Office for iPad…a closer look

I’ve had more time to take a closer look at Office for iPad. I’ve also read several articles and reviews. The response is generally very positive. There are a few shortcomings that have been noted in the press, most notably the absence of a print feature. However, according to this PC World article, printing will be available soon.

What I have yet to read about or see in Office in iPad is support for the the Open In… feature for outgoing documents. The Open In… feature is supported to allow other applications to open an Office document in Word, Excel or PowerPoint but not the other way around. In my opinion, this is an important missing feature. Here’s why…

Office for iPad is essentially a collection of three (more or less) applications. Within each you are able to add a new “place” to retrieve documents from and save documents to places such as SharePoint libraries. The shortcoming of this approach is that it makes the workflow application centric, not task centric. When using SharePoint via the web users typically navigate to a document library where they have stored a number of different documents related to some task or project. These documents most likely include all three types of Office documents; Word, Excel and PowerPoint. The user then works through the things they need to do opening the documents as needed with the corresponding application opening accordingly. This is the approach Microsoft has advocated for years. Without the Open In… feature to move a document out of Office to another application the approach I’ve outlined above isn’t possible.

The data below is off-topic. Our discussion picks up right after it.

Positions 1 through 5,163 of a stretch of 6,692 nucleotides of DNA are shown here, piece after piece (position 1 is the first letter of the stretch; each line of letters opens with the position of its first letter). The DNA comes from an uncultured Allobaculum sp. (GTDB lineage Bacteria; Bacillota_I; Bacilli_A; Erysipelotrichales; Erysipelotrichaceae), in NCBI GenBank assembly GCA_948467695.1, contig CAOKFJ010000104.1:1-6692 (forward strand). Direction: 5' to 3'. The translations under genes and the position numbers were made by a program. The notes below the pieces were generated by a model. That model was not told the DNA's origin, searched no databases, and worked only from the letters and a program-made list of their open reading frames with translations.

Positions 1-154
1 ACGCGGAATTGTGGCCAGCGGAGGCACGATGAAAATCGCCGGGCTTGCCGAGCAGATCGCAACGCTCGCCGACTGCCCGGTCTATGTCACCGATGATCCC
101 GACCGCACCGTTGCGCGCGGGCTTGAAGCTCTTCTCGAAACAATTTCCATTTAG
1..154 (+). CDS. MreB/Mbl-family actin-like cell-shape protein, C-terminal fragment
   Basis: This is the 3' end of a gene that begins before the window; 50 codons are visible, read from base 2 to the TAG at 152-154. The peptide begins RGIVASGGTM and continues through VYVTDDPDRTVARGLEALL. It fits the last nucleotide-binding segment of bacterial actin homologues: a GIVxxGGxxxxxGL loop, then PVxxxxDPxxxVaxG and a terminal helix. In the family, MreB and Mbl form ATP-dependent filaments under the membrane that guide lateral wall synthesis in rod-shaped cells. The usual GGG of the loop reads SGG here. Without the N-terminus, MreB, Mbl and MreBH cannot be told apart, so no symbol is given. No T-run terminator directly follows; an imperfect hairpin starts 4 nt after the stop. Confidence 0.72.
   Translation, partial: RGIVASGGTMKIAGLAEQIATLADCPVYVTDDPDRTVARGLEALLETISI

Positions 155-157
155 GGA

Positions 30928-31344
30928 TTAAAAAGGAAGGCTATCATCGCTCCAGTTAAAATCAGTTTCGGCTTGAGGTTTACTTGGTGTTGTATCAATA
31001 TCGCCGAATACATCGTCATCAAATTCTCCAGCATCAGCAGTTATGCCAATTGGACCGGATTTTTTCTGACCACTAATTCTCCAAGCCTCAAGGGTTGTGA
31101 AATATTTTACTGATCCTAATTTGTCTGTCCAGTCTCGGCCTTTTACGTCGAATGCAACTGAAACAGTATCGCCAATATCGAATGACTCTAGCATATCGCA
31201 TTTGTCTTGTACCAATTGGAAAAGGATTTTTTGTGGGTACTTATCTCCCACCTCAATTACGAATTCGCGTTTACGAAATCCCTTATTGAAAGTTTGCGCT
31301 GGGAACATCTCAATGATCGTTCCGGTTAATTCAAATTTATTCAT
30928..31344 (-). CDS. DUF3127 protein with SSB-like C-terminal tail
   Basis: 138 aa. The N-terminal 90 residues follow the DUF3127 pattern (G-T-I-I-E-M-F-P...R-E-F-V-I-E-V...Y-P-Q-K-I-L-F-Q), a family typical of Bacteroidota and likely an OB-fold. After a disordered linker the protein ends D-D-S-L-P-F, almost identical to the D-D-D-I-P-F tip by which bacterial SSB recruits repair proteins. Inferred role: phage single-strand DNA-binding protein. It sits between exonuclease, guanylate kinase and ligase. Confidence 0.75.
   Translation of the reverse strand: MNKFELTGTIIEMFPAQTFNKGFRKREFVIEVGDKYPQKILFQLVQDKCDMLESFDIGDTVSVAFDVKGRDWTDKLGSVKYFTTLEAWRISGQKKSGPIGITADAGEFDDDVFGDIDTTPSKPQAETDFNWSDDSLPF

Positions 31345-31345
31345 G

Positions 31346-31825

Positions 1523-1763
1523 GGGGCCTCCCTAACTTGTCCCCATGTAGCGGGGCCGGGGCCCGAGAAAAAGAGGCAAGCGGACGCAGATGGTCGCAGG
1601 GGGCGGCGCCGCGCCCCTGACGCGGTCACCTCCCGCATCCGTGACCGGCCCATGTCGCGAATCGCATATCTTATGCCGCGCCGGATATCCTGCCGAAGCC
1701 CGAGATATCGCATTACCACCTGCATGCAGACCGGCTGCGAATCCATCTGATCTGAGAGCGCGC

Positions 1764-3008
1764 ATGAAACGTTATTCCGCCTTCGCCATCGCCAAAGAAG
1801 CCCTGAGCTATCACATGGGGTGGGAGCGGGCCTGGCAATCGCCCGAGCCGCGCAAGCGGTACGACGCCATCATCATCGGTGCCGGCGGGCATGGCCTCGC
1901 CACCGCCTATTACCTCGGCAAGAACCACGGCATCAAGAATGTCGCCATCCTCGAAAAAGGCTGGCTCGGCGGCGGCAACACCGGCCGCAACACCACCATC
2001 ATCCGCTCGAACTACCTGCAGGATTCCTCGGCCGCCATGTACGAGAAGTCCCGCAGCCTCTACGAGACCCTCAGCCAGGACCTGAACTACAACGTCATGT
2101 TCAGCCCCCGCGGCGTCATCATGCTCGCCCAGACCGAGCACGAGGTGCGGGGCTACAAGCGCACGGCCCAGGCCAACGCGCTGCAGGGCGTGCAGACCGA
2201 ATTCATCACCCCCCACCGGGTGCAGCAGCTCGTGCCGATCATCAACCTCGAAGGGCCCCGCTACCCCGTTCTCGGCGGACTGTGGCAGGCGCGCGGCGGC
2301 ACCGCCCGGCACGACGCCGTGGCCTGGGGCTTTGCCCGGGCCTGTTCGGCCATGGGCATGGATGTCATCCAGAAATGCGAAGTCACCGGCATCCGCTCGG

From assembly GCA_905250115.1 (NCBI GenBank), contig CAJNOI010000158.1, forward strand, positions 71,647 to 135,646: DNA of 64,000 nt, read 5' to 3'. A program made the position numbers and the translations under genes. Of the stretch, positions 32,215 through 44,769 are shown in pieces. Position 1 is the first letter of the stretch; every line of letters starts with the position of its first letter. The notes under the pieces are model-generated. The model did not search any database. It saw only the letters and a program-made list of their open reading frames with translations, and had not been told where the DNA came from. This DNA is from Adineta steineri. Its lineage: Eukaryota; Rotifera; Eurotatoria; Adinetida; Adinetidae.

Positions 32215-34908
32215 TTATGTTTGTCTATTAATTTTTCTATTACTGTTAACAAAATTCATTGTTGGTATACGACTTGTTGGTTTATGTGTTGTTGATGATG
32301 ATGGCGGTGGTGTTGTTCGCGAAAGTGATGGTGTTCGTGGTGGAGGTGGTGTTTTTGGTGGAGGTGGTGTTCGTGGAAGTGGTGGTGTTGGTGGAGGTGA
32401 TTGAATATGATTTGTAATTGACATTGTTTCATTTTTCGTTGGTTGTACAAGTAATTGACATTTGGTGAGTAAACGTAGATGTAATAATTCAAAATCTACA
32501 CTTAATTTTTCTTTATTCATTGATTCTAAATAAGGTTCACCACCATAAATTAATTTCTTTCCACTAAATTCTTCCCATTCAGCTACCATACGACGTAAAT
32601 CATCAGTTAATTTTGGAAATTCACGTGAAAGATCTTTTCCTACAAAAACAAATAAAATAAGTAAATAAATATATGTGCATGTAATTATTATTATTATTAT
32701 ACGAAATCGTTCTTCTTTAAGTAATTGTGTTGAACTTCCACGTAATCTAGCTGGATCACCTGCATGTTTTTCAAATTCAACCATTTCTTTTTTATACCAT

It is possible to edit a document using Web Office apps when opened from Safari. It is also possible to open an Office document using any number of iOS apps that understand any of the three major types of Office documents. The one I am most familiar with is SharePlus by Infragistics. This app is essentially a SharePoint client and allows an iOS user to work with any number and type of Office documents from a SharePoint library. One of it’s unique feature is it’s Smart Update feature. When a document is opened in an editor such as Word using the SharePlus Open In… feature the document is opened for editing. When the user is finished they use the Open In… feature in the editor to return the document to SharePlus. SharePlus then recognizes that it was the original source and will prompt the user to update the document on the SharePoint site.

Virtually all iOS Office document editors have had shortcomings related to formatting. The addition of Office to the iPad gives the enterprise user an familiar tool for editing document on a familiar tablet platform, iOS. The addition of the Open In… feature and the print feature would make Office for iPad a solid tool for mobile users.